Why Does E=mc2?: (And Why Should We Care?) by Brian CoxWhy Does E=mc2?: (And Why Should We Care?) by Brian Cox

Why Does E=mc2?: (And Why Should We Care?)

byBrian Cox, Jeff Forshaw

Paperback | July 13, 2010

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What does E=mc2 actually mean? Dr. Brian Cox and Professor Jeff Forshaw go on a journey to the frontier of twenty-first century science to unpack Einstein's famous equation. Explaining and simplifying notions of energy, mass, and light#151;while exploding commonly held misconceptions#151;they demonstrate how the structure of nature itself is contained within this equation. Along the way, we visit the site of one of the largest scientific experiments ever conducted: the now-famous Large Hadron Collider, a gigantic particle accelerator capable of re-creating conditions that existed fractions of a second after the Big Bang.

A collaboration between one of the youngest professors in the United Kingdom and a distinguished popular physicist,Why Does E=mc2?is one of the most exciting and accessible explanations of the theory of relativity.

Brian Coxis a distinguished particle physicist and popular TV host who divides his time between Manchester, England, and Geneva, Switzerland.Jeff Forshawis a professor at the University of Manchester and a recipient of the Institute of Physics Maxwell Medal. He lives in Manchester, England.
Title:Why Does E=mc2?: (And Why Should We Care?)Format:PaperbackDimensions:272 pages, 8.25 × 5.5 × 0.75 inPublished:July 13, 2010Publisher:Da Capo PressLanguage:English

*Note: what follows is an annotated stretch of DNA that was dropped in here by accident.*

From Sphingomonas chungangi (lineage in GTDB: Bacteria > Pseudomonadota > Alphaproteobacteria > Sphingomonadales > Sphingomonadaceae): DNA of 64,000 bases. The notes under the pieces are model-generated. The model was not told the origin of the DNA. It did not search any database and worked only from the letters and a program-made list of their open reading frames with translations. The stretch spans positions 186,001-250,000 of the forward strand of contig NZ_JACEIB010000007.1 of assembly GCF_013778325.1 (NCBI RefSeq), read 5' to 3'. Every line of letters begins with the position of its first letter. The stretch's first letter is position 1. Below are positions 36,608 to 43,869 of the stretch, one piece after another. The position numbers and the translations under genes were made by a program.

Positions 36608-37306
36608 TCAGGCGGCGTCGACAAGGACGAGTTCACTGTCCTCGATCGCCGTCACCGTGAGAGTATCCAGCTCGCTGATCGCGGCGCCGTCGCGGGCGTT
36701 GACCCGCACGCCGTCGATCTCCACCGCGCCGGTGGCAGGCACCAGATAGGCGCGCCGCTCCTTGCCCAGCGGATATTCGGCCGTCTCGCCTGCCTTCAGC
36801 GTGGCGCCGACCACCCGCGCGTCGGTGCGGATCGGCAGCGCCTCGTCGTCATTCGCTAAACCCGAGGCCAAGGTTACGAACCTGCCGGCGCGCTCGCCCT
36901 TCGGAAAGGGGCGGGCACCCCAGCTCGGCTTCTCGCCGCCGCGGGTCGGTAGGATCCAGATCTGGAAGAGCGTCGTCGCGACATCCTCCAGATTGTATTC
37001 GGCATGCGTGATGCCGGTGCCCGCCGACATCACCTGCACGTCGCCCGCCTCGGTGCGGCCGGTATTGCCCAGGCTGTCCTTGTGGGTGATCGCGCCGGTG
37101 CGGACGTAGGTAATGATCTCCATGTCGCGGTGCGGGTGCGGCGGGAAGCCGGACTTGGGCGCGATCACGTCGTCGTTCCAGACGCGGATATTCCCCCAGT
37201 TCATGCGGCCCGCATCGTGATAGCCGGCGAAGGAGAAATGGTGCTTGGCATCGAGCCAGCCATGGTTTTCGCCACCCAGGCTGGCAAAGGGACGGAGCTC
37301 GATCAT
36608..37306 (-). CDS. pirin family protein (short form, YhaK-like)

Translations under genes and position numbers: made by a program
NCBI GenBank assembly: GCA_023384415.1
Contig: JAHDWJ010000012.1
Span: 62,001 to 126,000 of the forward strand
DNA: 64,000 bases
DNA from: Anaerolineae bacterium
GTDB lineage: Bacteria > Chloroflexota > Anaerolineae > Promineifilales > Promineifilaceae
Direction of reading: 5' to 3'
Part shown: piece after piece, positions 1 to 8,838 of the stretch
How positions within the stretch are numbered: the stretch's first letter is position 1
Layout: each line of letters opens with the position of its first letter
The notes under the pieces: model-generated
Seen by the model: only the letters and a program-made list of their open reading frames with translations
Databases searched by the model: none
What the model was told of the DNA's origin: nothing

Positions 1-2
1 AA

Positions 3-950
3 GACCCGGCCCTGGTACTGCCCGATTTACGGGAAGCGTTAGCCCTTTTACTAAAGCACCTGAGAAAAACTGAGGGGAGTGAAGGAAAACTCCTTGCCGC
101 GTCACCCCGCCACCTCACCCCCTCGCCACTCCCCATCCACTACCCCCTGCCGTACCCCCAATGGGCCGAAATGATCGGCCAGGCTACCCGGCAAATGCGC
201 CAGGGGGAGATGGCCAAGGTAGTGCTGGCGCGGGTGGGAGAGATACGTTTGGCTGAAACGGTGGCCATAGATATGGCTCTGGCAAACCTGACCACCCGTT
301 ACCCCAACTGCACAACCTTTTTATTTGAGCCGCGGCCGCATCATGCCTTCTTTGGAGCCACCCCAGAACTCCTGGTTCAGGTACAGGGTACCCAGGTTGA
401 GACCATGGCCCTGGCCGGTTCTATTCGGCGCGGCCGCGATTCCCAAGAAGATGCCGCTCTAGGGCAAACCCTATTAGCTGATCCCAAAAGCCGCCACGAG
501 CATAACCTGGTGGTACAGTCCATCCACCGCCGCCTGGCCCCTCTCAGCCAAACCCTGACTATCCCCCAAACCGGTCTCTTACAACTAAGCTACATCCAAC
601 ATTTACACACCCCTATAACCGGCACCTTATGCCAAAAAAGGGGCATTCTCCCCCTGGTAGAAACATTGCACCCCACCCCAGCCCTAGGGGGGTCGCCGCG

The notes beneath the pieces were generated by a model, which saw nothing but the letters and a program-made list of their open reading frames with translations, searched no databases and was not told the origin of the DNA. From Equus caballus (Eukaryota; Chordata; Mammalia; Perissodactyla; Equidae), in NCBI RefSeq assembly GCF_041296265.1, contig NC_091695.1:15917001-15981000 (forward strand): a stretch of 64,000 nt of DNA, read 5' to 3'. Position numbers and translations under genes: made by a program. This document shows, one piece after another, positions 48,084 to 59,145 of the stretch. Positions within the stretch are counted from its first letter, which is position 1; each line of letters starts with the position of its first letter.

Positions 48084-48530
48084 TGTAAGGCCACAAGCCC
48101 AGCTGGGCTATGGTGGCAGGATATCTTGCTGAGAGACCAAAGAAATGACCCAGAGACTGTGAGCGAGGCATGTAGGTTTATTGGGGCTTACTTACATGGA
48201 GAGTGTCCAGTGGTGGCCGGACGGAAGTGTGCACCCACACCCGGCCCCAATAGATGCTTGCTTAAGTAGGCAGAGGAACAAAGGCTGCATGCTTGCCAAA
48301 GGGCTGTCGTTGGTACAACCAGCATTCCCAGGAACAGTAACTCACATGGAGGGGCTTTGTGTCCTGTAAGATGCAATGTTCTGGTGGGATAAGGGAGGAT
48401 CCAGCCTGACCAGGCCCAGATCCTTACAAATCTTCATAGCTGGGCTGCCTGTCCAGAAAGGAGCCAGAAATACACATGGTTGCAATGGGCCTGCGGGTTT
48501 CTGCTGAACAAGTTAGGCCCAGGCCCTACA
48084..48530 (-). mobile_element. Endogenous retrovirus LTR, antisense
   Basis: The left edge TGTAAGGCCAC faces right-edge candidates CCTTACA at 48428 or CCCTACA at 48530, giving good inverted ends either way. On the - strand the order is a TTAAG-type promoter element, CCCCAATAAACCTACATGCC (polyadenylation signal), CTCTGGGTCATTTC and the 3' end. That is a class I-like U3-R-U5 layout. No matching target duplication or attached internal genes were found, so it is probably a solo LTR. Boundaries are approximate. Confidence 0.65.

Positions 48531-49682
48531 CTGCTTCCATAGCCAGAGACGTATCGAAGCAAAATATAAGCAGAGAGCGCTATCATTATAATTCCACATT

The following ISBNs are associated with this title:

ISBN - 10:0306818760

ISBN - 13:9780306818769

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Editorial Reviews

“[An] easy-to-read little book…[Cox and Forshaw] very cleverly introduce all the ideas we will need to get to the world’s most famous equation, E=mc2. What is more, they focus on the most puzzling part: the question of what c, the speed of light, is doing in there…Their arguments are so presented so clearly…It is to their credit that they do not always hide the complexity nor the long history of ideas behind relativity…It is also to their credit that they make the case, as Feynman and others have done before them, that, at some level, the weirdness of the universe just has to be accepted…Will help school science teachers as much as it will their students.” The Guardian, 10/18/10“The reader is in supremely capable hands with Brian Cox and Jeff Forshaw…For anyone afraid of technicalities, Cox and Forshaw lead the reader by the hand through the complexity, adding in rest stops of wit and real-world examples. Even the hardest bits feel like being taken on an army assault course by the two friendliest drill sergeants in the world. You may have to read some bits twice but, boy, will you feel better for it once the insights become clear. In the process of exposing the science, the authors do a good job of showing how the hard end of research works: abandon all assumptions and re-build everything from scratch.”